A schedule could be constructed in which one-third of the events are played in Europe, one-third in the United States and one-third in Asia. The WLPGA -- World Ladies Professional Golf Association -- would formalize a trend already under way. This year the LPGA Asia swing includes Singapore, Thailand, Japan, Korea and China while it also has the Evian Masters and the Ricoh Women's British Open in Europe. Existing events on Mexico and Canada could be considered part of the North America leg of the tour.
As for the men, the European PGA Tour has cleverly outmaneuvered the PGA Tour in terms of global conquest. Among the non-European stops for the European Tour are China, India, Singapore and Dubai. Why not make these stops events that don't have to compete for PGA Tour stars but rather are part of their schedule. This would eliminate the conflicting-event rule that limits the number of non-tour tournaments a PGA Tour member can play each year.
One issue would be what to do about appearance fees. Should they be allowed in this new global tour? They seem to make complete sense. These fees don't take away from the prize money for the others players -- and, in fact, probably increase that prize money by enhancing the profile of the tournament through the presence of the biggest names in the game.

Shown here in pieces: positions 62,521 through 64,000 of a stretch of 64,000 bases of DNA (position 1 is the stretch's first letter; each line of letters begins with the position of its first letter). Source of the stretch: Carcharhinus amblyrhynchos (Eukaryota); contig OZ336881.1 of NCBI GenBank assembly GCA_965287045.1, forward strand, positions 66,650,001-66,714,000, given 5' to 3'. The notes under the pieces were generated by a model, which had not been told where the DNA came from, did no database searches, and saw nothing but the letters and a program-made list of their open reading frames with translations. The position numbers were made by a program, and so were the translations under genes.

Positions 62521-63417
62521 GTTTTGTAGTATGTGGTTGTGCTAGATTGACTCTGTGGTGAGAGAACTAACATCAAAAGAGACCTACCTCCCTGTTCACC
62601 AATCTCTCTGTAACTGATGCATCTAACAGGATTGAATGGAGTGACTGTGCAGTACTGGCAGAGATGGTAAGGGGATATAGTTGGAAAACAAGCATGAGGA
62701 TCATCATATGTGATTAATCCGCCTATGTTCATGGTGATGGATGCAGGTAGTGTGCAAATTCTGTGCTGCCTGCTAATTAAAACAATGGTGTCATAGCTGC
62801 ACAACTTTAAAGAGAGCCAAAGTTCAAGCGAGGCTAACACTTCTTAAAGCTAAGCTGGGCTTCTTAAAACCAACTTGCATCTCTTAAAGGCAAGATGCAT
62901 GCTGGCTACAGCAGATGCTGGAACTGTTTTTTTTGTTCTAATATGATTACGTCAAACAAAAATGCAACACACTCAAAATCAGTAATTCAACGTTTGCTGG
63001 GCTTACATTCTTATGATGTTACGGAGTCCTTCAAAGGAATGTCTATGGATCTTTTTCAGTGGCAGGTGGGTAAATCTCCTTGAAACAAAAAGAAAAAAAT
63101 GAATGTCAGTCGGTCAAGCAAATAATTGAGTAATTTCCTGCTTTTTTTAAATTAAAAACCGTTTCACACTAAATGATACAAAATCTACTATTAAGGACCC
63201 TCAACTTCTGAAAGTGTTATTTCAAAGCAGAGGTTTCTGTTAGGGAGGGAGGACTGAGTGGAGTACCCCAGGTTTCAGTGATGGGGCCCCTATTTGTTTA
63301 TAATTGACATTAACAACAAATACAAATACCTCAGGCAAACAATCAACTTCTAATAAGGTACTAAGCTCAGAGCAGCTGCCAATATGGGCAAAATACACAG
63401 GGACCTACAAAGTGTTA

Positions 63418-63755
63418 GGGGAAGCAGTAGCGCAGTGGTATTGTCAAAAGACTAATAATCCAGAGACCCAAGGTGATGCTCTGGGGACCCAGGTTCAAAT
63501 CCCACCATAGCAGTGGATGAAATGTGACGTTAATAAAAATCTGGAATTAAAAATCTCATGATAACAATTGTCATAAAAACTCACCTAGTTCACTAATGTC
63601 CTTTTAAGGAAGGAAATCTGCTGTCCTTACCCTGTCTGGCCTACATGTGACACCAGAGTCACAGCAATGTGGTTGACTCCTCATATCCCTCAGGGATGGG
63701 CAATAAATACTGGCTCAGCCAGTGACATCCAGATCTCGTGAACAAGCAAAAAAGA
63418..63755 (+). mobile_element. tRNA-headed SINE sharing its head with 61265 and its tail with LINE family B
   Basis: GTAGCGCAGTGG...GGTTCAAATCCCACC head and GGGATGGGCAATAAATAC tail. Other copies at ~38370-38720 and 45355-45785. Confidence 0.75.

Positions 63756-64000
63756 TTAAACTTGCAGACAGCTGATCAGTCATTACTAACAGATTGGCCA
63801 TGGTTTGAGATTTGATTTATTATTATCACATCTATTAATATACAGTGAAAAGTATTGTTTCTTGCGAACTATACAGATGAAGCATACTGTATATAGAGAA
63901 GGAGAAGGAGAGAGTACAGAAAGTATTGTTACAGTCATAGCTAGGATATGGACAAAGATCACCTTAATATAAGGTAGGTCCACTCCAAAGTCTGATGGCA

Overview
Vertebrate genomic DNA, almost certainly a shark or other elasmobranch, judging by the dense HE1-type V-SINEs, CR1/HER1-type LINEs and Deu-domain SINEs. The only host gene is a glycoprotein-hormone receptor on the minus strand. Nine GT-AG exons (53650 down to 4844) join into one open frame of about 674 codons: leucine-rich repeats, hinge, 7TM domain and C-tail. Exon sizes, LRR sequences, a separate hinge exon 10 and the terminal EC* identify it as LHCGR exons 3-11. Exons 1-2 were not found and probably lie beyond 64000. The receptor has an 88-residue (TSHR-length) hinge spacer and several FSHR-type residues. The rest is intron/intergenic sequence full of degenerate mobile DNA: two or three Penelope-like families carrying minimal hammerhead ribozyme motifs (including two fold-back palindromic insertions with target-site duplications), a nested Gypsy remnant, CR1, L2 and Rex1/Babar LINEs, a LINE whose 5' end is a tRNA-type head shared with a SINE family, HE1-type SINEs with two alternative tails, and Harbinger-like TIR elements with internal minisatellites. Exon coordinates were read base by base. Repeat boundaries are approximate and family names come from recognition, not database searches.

The shortened PGA Tour schedule, with the Tour Championship now in September, has already created a larger window of opportunity for PGA Tour members to play abroad. But there are still those events -- Dubai, Qatar and the BMW European PGA Championship come to mind --when tour members must choose whether to play the PGA Tour or the European Tour.
That conflict can be eliminated through merger. But if a merger cannot be worked out between the two major men's tours then they at least need to work with a much greater degree of cooperation, coordinating schedules so that big-money events do not compete against each other. The goal, after all, should be to have the best players in the world going head-to-head most often.
While the discussion is centered on consolidating tours, there is another issue that needs to be raised. Perhaps it is time for the PGA Tour and the LPGA to join forces. By acting as one they can leverage their combined strength to create a better television product by coordinating TV times and organizing tournament schedules so as not to step on each other's premiere events. Have the women's events end at 3 p.m. and the men on the air from 3-6.
For decades now the world's professional golf tours have competed against each other and in doing so have pushed each other to grow. Perhaps the next steps in that growth process need to be taken together. The economic adversity faced by all right now brings with it opportunity for those clever enough to see it. A different world will emerge from the mess we are in, and that change should include the world of professional golf.